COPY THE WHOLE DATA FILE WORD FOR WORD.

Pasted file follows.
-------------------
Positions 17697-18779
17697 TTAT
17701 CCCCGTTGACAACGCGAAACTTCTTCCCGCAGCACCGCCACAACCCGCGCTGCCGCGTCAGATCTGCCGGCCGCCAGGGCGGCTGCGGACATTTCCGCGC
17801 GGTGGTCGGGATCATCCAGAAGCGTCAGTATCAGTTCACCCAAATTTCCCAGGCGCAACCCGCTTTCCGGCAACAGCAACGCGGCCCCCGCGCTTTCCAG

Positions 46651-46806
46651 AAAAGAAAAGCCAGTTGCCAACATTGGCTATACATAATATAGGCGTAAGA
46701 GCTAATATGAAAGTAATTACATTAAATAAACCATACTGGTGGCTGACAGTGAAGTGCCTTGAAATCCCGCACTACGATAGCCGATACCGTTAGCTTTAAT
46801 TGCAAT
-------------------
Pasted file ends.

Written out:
Positions 17697-18779
17697 TTAT
17701 CCCCGTTGACAACGCGAAACTTCTTCCCGCAGCACCGCCACAACCCGCGCTGCCGCGTCAGATCTGCCGGCCGCCAGGGCGGCTGCGGACATTTCCGCGC
17801 GGTGGTCGGGATCATCCAGAAGCGTCAGTATCAGTTCACCCAAATTTCCCAGGCGCAACCCGCTTTCCGGCAACAGCAACGCGGCCCCCGCGCTTTCCAG

Positions 46651-46806
46651 AAAAGAAAAGCCAGTTGCCAACATTGGCTATACATAATATAGGCGTAAGA
46701 GCTAATATGAAAGTAATTACATTAAATAAACCATACTGGTGGCTGACAGTGAAGTGCCTTGAAATCCCGCACTACGATAGCCGATACCGTTAGCTTTAAT
46801 TGCAAT